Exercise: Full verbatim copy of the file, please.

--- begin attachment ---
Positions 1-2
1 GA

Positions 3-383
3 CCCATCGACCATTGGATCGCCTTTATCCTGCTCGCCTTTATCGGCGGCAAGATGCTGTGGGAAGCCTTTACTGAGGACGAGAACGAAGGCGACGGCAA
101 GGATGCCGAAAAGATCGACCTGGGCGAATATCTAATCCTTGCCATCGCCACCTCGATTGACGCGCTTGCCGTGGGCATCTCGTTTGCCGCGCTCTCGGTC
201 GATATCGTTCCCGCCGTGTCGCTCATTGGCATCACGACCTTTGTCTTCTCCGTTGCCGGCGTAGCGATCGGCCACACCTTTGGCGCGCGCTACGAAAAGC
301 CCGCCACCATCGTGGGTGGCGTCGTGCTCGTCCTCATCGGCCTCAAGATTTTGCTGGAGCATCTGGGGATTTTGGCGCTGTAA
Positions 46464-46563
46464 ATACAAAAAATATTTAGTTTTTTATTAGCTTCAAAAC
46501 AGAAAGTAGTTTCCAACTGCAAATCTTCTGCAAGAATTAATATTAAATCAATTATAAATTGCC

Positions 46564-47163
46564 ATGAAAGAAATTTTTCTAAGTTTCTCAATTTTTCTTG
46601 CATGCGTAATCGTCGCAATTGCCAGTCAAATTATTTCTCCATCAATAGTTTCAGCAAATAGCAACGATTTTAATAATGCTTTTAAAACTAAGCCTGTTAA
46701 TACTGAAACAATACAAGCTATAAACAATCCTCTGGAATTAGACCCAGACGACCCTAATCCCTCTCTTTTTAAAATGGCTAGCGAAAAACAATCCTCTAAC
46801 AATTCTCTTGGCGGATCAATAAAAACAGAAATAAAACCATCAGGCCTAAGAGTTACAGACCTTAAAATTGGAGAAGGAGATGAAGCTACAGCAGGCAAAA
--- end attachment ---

Positions 1-2
1 GA

Positions 3-383
3 CCCATCGACCATTGGATCGCCTTTATCCTGCTCGCCTTTATCGGCGGCAAGATGCTGTGGGAAGCCTTTACTGAGGACGAGAACGAAGGCGACGGCAA
101 GGATGCCGAAAAGATCGACCTGGGCGAATATCTAATCCTTGCCATCGCCACCTCGATTGACGCGCTTGCCGTGGGCATCTCGTTTGCCGCGCTCTCGGTC
201 GATATCGTTCCCGCCGTGTCGCTCATTGGCATCACGACCTTTGTCTTCTCCGTTGCCGGCGTAGCGATCGGCCACACCTTTGGCGCGCGCTACGAAAAGC
301 CCGCCACCATCGTGGGTGGCGTCGTGCTCGTCCTCATCGGCCTCAAGATTTTGCTGGAGCATCTGGGGATTTTGGCGCTGTAA
Positions 46464-46563
46464 ATACAAAAAATATTTAGTTTTTTATTAGCTTCAAAAC
46501 AGAAAGTAGTTTCCAACTGCAAATCTTCTGCAAGAATTAATATTAAATCAATTATAAATTGCC

Positions 46564-47163
46564 ATGAAAGAAATTTTTCTAAGTTTCTCAATTTTTCTTG
46601 CATGCGTAATCGTCGCAATTGCCAGTCAAATTATTTCTCCATCAATAGTTTCAGCAAATAGCAACGATTTTAATAATGCTTTTAAAACTAAGCCTGTTAA
46701 TACTGAAACAATACAAGCTATAAACAATCCTCTGGAATTAGACCCAGACGACCCTAATCCCTCTCTTTTTAAAATGGCTAGCGAAAAACAATCCTCTAAC
46801 AATTCTCTTGGCGGATCAATAAAAACAGAAATAAAACCATCAGGCCTAAGAGTTACAGACCTTAAAATTGGAGAAGGAGATGAAGCTACAGCAGGCAAAA